I was shocked. In general, the island looked more unkempt than it did in 2019, with construction material lying around everywhere on the island. It seemed that no one except Adam wants to market this island as a tourist destination. Therefore, it was incomprehensible to me that I should pay double the price compared to 2019.
Kate, whom I had met on Maalhos in February 2020 just before the outbreak of the pandemic, wanted to know Velidhoo and the second island. She organizes yoga retreats in the Maldives and helped with the dive shop of her life partner on Maalhos. He had tragically died in the meantime after an accident with a Sail fish and she was planning to leave Maalhos. She was therefore looking for a new place where she could continue to offer yoga retreats.
Being so disappointed with Velidhoo, I traveled earlier than planned by local ferry to the second island, where I stayed at the guesthouse of Mohamed, Adam’s brother. Kate arrived with two colleagues from Maalhos a day later.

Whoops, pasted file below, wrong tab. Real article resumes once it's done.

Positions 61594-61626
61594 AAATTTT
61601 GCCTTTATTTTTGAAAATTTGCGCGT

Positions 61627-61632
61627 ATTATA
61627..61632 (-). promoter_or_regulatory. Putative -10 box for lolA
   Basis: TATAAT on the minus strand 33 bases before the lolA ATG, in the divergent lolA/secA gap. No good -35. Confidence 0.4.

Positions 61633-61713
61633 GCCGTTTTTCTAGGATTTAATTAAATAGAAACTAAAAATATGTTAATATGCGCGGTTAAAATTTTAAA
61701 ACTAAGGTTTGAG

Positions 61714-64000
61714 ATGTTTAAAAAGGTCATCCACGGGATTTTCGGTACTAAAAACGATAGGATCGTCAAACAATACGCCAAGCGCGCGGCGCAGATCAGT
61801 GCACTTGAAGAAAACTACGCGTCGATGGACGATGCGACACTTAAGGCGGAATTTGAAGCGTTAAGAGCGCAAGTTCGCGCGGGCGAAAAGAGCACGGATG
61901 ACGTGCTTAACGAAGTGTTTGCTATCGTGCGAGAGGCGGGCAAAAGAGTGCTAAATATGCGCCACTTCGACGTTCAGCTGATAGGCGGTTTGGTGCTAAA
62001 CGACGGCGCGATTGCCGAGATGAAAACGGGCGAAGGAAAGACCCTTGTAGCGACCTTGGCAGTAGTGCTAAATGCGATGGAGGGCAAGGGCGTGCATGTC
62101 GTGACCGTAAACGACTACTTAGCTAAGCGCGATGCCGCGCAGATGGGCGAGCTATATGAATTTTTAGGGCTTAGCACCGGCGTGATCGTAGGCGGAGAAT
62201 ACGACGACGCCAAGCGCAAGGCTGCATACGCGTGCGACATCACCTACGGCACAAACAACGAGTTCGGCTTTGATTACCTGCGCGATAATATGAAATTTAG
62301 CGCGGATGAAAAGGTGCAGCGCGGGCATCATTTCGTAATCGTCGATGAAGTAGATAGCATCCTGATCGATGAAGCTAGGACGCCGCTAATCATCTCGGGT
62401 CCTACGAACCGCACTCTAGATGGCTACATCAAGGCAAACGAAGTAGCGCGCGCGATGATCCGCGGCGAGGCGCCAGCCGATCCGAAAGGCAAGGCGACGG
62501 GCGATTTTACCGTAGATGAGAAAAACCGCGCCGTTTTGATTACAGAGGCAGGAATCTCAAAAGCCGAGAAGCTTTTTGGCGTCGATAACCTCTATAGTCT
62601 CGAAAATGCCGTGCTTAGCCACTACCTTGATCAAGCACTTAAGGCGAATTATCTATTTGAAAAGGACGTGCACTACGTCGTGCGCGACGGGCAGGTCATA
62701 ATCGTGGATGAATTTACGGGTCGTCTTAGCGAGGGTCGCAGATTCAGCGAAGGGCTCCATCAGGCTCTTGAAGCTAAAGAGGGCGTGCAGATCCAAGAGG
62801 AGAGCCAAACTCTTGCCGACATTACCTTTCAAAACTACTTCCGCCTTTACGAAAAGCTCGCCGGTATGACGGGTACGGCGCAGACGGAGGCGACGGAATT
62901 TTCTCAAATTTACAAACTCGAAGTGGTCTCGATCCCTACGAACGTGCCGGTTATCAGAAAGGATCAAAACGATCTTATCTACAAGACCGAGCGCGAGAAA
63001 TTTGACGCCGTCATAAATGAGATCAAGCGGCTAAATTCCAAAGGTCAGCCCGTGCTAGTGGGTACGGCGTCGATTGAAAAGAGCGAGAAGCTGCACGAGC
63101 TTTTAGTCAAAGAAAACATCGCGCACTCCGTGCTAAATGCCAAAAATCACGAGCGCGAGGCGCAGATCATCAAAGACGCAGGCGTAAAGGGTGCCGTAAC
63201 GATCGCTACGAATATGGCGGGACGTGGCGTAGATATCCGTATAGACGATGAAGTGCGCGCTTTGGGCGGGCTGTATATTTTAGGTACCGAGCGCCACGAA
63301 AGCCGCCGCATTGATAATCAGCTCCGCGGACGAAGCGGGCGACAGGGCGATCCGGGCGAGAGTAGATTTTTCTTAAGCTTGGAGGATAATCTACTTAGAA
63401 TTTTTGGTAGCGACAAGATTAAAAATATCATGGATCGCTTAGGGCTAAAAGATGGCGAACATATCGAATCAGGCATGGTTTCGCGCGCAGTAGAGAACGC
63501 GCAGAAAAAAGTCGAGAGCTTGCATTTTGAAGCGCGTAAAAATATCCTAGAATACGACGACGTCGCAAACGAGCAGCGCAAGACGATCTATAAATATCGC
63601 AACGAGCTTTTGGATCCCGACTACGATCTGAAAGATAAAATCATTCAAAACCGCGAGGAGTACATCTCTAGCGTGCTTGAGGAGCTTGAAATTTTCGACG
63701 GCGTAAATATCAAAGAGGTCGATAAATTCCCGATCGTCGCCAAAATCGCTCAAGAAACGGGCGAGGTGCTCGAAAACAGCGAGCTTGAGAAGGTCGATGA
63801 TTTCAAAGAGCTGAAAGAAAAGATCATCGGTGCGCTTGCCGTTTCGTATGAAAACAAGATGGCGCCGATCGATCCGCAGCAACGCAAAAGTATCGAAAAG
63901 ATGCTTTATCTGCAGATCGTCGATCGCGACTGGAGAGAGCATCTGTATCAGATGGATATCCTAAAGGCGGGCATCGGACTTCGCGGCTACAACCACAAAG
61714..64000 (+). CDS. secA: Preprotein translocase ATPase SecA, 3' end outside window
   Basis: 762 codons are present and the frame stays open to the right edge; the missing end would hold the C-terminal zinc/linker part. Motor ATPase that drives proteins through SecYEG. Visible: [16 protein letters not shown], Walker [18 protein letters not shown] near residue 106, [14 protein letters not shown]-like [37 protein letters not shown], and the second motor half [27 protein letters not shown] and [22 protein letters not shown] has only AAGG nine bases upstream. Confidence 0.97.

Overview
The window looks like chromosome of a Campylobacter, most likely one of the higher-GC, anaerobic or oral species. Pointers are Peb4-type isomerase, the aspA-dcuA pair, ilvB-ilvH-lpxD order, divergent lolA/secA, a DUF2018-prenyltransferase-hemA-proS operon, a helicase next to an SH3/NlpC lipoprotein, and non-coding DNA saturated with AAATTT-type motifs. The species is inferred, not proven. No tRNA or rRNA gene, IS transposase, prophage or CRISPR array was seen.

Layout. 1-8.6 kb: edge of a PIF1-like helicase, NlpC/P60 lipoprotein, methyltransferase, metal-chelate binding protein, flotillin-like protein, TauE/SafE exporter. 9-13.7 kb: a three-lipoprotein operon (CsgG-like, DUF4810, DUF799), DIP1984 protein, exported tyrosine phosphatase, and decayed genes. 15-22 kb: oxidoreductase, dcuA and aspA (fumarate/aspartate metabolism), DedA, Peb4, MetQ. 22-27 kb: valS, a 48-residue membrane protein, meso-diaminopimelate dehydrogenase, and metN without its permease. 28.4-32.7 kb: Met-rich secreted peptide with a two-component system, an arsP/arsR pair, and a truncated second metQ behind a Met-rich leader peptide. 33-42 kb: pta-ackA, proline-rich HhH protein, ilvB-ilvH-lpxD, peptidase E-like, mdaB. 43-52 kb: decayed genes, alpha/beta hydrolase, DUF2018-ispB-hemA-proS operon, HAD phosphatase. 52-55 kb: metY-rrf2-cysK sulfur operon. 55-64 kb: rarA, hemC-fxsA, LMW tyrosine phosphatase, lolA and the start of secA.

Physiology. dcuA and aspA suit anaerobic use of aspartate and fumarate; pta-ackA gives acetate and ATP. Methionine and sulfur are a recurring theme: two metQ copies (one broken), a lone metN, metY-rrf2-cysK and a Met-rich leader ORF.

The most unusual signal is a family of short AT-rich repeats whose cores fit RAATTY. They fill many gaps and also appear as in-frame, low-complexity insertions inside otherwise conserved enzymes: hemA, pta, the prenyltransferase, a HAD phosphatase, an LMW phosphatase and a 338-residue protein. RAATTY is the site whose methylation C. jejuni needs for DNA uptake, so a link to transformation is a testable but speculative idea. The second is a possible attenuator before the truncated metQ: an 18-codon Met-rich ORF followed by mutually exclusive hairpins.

Snorkeling island in Noonu Atoll
In April 2019 I already came to this island, which has the best reef of all the islands I visited in the Maldives. The biodiversity is great and I hoped to see wild dolphins during snorkeling again this time as I did last time.
In the last three years there have been some negative developments on this island. I already feared the worst, because on this beautiful beach just outside the picture a red jet ski was floating in the water. It belonged to the only resort on the island where I stayed in 2019. During the first week, it was briskly operating. In addition to the annoying noise, as a snorkeler I always had to keep an eye on the jet ski’s position so I didn’t get run over. Fortunately, this device was not used by any customers after that. During this quiet time the dolphins came to the reef. But more about that later.